State and local officials have encouraged the Justice Department to announce the results of its inquiry into the shooting at the same time as the announcement of the grand jury’s decision, arguing that if no charges are filed against Wilson, Holder’s credibility among African-Americans will reassure people that the decision was a result of a thorough investigation. But Holder and his top aides have repeatedly refused, saying their investigation was not complete and rushing to finish it to meet the state’s timeline would be inappropriate.
The FBI has sent several dozen of its personnel to the St. Louis area, according to law enforcement officials. Many of them are uniformed police officers who will be there to protect the bureau’s field office in St. Louis if there are riots or protests.
Specialized computer technicians have been sent to Ferguson to help the police department and the local government fend off attacks from hackers who have pledged to bring down their computer networks. Intelligence analysts are also in the area to help identify anarchists and others who may use the verdict as an excuse to lash out violently.
Since the afternoon of Aug. 9, when Brown was shot at least six times after a confrontation with Wilson, protesters have held demonstrations nearly nightly.
Authorities said Friday that they would abide by a set of “rules of engagement” proposed during talks with demonstrators in recent weeks, though they did not agree to all of the 19 suggested rules. Police, for instance, agreed that the government should not limit cellular or Internet service and that officers would treat “protesters as citizens and not ‘enemy combatants.’”
Yet law enforcement officials refused a request to provide 48 hours’ notice of the grand jury announcement, saying that was not their choice to make, and offered qualified agreement to demands to limit the use of riot gear and not to stop reporters or legal observers from working.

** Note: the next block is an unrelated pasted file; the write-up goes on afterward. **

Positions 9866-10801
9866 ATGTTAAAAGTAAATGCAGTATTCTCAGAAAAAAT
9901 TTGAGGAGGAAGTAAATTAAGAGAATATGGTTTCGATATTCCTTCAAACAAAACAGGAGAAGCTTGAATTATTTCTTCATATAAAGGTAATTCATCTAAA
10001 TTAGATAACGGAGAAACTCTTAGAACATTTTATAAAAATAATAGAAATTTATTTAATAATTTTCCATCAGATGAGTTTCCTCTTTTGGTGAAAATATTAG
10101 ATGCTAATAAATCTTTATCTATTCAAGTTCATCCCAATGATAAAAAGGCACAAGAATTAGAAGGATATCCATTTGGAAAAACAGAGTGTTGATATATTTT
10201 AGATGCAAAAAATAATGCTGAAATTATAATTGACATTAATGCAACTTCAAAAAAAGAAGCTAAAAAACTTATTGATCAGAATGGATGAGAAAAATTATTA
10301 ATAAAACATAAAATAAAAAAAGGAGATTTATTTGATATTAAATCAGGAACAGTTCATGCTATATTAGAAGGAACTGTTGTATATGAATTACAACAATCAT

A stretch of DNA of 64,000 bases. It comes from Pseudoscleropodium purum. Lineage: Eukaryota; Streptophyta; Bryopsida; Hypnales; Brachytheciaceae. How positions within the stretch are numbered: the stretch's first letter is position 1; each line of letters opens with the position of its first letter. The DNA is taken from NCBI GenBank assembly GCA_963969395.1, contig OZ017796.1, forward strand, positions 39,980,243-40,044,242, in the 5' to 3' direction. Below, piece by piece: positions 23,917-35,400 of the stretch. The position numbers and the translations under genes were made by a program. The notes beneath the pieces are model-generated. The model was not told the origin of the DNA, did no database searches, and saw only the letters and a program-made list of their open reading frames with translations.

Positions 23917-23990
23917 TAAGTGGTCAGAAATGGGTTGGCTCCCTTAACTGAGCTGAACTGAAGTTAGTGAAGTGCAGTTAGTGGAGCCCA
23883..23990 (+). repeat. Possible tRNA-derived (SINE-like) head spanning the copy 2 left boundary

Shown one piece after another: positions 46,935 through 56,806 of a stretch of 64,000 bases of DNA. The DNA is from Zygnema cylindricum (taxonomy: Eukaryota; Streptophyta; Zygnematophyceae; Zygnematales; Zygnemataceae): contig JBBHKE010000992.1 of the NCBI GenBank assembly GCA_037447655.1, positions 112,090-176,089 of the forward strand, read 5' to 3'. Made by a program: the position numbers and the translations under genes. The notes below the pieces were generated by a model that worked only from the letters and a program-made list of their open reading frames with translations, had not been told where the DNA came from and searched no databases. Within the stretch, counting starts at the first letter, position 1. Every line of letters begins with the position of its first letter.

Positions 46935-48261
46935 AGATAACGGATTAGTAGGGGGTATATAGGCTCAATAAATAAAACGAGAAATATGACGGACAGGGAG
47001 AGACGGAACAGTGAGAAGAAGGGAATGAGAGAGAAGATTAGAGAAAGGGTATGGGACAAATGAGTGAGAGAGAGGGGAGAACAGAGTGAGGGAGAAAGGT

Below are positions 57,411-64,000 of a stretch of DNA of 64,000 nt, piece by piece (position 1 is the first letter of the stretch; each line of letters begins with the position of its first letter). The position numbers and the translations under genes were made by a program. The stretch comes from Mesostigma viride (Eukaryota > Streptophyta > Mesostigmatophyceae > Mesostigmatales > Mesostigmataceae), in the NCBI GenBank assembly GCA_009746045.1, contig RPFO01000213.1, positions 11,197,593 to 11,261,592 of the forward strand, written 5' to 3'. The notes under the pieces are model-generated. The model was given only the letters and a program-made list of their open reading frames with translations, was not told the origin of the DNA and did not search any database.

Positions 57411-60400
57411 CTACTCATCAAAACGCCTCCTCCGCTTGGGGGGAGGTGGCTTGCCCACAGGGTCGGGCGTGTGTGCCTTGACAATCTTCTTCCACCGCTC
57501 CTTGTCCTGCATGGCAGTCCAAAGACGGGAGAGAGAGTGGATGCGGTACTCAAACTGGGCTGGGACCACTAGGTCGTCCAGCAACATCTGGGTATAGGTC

“If protesters are nonviolent, police will not be aggressive,” St. Louis Mayor Francis Slay said at a news conference outlining the rules. “When demonstrators are being civilly disobedient, they will in most cases be given a chance to adhere to the law before being arrested. And then, if necessary, they will be arrested in a nonviolent manner.”
Around the region, schools have been preparing for the grand jury’s return, and some have asked that the announcement be made outside school hours. On Friday, officials in the Jennings School District, one of four serving Ferguson, announced that its eight schools would be closed Monday and Tuesday.
Other districts in the region have decided to remain open Monday and Tuesday, saying it would be premature to close schools when it was still unknown when the grand jury’s decision would be announced.
“As of right now, there’s been no change in our schedule,” said Jana Shortt, a spokeswoman for the Ferguson-Florissant School District. “It’s business as usual until we receive something from the prosecutor’s office, some word of an announcement.”
Discussions between Ferguson officials and Wilson’s lawyers had begun in the past two months, some involved said, but tapered off without resolution. On several occasions, Ferguson officials have urged him to resign, but he has not agreed on the timing of his departure, an official with knowledge of the talks said Friday. The city does not plan to offer Wilson, who says that he feared for his life when he encountered Brown and shot him, severance pay or any compensation in exchange for his resignation, an official said.
Ferguson personnel rules require that an investigation be completed in order to fire an employee. That has not yet happened, the official said. If Wilson is indicted in Brown’s death, city officials have said, he will be fired.